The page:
But I wanted to immerse myself in the Sioux culture and I wanted to give them dignity by using their language wherever possible. I also wanted to introduce them by their Sioux names. So, I had to learn the Lakota language. And that wasn’t easy. There is a consortium that will teach you, but they wanted only serious students. You have to know a smattering of the language before they will even deign to let you in. I had to take a test to prove that I knew some Lakota. I failed the first time and had to go back to my Lakota dictionary and do some more studying. I got in on my second try.

I’m running out of space, so I reckon I’ll wrap it up. I hope I’ve given you a little insight into the research process. It’s time-consuming and sometimes frustrating. But it is also a blast. Every new discovery is like finding the motherlode.

I’d like to sign off with another commercial. The three books I alluded to above are:

I would like to thank Dawn once again for having me over and you good folks for tuning in.

Andrew Joyce


About the Author


andrew-llAndrew Joyce left high school at seventeen to hitchhike throughout the US, Canada, and Mexico. He wouldn’t return from his journey until decades later when he decided to become a writer. Joyce has written five books, including a two-volume collection of one hundred and fifty short stories comprised of his hitching adventures called BEDTIME STORIES FOR GROWN-UPS (as yet unpublished), and his latest novel, YELLOW HAIR. He now lives aboard a boat in Fort Lauderdale, Florida, with his dog, Danny, where he is busy working on his next book, tentatively entitled, MICK REILLY.




Barnes & Noble





Tiny Book Ring

23 Oct


Etsy has several of these tiny book rings. Adorable!


Keep Love in Your Heart

21 Oct

3e9e2045a3b925d90dec66cc975a4de8Thanks, Brock

The Last Time

20 Oct


Blog Tour: Lions Can’t Eat Spaghetti by Bethany Ramos

20 Oct




Author: Bethany Ramos
Publisher: 4RV Publishing
Pages: 50
Genre: Children’s Picture Book

Christopher finds a kitten on his doorstep, which, to his surprise, grows up into a lion! Since Christopher already loves his pet, he tries to introduce him to his everyday life, much to the horror of his friends, family, and neighbors.

Lions Can’t Eat Spaghetti is a lighthearted children’s book for ages 3 to 6 that celebrates the special bond that all children have with animals.

Amazon | Barnes & Noble


My Review

I received a free e-copy of this book from the author.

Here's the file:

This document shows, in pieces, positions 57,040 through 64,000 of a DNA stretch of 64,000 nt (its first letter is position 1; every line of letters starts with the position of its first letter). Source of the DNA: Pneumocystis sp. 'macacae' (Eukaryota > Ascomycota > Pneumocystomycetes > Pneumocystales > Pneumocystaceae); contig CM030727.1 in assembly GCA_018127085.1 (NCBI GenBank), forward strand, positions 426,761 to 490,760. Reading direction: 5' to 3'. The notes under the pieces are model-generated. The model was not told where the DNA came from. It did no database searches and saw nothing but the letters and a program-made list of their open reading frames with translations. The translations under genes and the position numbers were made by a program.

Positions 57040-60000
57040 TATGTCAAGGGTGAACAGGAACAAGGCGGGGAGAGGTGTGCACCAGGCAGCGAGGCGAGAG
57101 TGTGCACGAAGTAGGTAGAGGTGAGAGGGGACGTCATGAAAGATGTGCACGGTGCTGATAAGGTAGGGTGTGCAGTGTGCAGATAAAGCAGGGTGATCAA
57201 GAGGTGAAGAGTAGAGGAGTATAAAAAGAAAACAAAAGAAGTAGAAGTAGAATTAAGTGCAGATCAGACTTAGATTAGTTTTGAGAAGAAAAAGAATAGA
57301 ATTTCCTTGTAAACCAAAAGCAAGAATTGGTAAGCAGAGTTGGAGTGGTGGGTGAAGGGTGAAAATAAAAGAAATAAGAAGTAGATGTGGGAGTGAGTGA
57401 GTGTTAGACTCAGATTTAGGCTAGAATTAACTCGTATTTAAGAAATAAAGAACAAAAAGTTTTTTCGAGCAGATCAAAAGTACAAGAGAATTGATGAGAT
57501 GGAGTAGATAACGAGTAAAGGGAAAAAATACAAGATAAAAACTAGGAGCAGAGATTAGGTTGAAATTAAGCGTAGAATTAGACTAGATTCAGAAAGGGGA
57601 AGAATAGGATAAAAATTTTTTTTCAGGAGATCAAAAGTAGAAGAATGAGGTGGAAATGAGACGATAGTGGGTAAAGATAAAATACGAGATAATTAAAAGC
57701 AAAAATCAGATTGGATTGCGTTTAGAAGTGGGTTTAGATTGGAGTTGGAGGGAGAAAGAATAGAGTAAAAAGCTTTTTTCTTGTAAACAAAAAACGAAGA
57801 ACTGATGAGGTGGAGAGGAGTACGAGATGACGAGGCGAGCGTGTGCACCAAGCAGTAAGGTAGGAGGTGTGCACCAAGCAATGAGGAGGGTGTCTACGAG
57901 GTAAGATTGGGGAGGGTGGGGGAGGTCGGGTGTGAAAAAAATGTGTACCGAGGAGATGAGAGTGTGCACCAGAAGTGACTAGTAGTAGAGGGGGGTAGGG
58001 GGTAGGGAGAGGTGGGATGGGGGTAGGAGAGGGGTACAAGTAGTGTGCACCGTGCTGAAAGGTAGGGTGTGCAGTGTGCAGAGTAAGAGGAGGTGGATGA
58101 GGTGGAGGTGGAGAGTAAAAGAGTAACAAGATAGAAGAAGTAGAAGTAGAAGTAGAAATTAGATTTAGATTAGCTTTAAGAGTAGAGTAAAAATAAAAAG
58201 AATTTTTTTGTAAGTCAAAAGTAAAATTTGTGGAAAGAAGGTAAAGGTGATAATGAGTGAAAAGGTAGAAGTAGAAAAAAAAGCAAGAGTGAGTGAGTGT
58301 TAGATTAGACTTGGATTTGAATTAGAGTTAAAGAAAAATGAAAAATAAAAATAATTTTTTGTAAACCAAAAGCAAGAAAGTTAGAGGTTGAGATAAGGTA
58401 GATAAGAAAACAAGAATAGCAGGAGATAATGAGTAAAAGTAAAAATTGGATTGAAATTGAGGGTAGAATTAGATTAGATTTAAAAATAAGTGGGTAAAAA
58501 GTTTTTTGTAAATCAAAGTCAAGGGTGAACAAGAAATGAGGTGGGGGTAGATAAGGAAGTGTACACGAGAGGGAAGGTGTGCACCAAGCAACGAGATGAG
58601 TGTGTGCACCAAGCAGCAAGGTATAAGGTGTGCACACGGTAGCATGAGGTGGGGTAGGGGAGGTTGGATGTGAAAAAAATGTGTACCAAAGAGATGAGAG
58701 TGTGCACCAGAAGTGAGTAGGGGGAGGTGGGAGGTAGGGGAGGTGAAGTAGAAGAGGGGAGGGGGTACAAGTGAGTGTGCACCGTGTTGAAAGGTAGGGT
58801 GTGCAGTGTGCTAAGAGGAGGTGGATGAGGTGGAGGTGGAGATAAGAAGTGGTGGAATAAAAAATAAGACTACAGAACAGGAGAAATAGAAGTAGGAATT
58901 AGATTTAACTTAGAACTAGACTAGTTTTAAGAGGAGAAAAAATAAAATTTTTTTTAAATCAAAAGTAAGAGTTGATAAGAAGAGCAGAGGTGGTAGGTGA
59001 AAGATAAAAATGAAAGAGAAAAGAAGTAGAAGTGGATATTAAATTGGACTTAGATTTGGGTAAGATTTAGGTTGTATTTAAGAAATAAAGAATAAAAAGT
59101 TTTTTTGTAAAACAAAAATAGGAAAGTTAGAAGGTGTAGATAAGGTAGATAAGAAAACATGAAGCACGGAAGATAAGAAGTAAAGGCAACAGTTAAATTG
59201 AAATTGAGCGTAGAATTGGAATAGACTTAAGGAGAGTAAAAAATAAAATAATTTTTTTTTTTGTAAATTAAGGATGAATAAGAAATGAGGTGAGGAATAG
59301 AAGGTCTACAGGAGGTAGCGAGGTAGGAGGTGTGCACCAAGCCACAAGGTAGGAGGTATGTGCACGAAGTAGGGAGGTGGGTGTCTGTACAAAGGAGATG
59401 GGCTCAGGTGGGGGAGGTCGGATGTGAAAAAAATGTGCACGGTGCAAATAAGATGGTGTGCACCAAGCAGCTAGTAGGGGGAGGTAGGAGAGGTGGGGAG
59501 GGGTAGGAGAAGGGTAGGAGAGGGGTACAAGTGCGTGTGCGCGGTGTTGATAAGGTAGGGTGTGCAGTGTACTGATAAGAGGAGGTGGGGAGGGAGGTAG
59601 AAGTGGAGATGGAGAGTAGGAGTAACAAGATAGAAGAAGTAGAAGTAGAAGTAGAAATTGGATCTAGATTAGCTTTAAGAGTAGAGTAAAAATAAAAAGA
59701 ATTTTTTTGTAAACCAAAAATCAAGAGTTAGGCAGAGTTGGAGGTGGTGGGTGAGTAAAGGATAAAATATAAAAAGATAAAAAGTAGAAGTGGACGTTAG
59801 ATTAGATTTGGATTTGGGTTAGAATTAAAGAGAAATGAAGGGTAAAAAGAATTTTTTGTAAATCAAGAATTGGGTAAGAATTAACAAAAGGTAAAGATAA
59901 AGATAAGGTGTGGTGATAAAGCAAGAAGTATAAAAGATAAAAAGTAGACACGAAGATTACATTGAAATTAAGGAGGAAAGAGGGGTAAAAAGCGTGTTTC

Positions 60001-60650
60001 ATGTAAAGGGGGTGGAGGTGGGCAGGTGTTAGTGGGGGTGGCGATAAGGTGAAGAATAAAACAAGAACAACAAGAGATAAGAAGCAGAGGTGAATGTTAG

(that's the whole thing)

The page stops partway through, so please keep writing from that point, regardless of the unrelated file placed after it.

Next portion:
Christopher finds a kitten and they become best friends. He runs home every day to play with and take care of the kitten. When no one claims him, Christopher names him Kip.

Kip gets bigger and bigger and Christopher realizes that Kip has grown up to be a lion! Christopher doesn’t mind but everyone else does. They’re not allowed to have fun anywhere, even at home, but then they go to the zoo. Kip is welcome there so Christopher leaves him with the zookeeper and visits Kip (and Kip’s new friend) every weekend.

Lions Can’t Eat Spaghetti is a cute book with colorful pictures. It also teaches that being a friend sometimes means sacrificing a little. Christopher gives up having Kip as his pet so that Kip can be happy and accepted. This is definitely a book that young children will enjoy.



Christopher ducked his head and pulled up his jacket. It’s pouring, he thought as he raced toward his house. He ran so fast he almost missed it – a little kitten sat on his doorstep.

“Hey, little kitty,” Christopher said. “Let’s go inside to get warm until we find where you live.” The wet, shivery kitten purred.

Christopher poured his new friend a bowl of milk and gave him some leftover hamburger from the refrigerator. “Sorry, we don’t have kitty food – hope you like hamburger. Now let’s try to find where you belong.”

 Christopher thought and thought until a great idea came to him, the perfect idea to help the kitty find his way home. He’d use his crayons and make a sign to put in the neighborhood. The kitty’s owners must miss him by now.

Christopher waited a month before he said, “It looks like no one lost their kitten, so I get to name you. I’ll call you Kip, Kip the kitten. I like it!”

Christopher raced home from school every day to play with his new pet. Every afternoon, little by little, Christopher noticed Kip looked different.


About the Author

bethany-ramosBethany Ramos is a children’s book author, editor, and blogger. She is a regular contributor to Bethany’s first children’s book, Lions Can’t Eat Spaghetti, was published through 4RV Publishing in 2016. Her second children’s book, There’s a Bumbie Under My Bed, was published by Saturn’s Moon Press, also in 2016. Her first chick lit novel, 5 Stages of Grief, was published by Black Opal Books in 2011; her second chick lit novel, Adventure to Love, was published by Soul Mate Publishing in 2013.

Bethany works as Editor in Chief for Naturally Healthy Publications.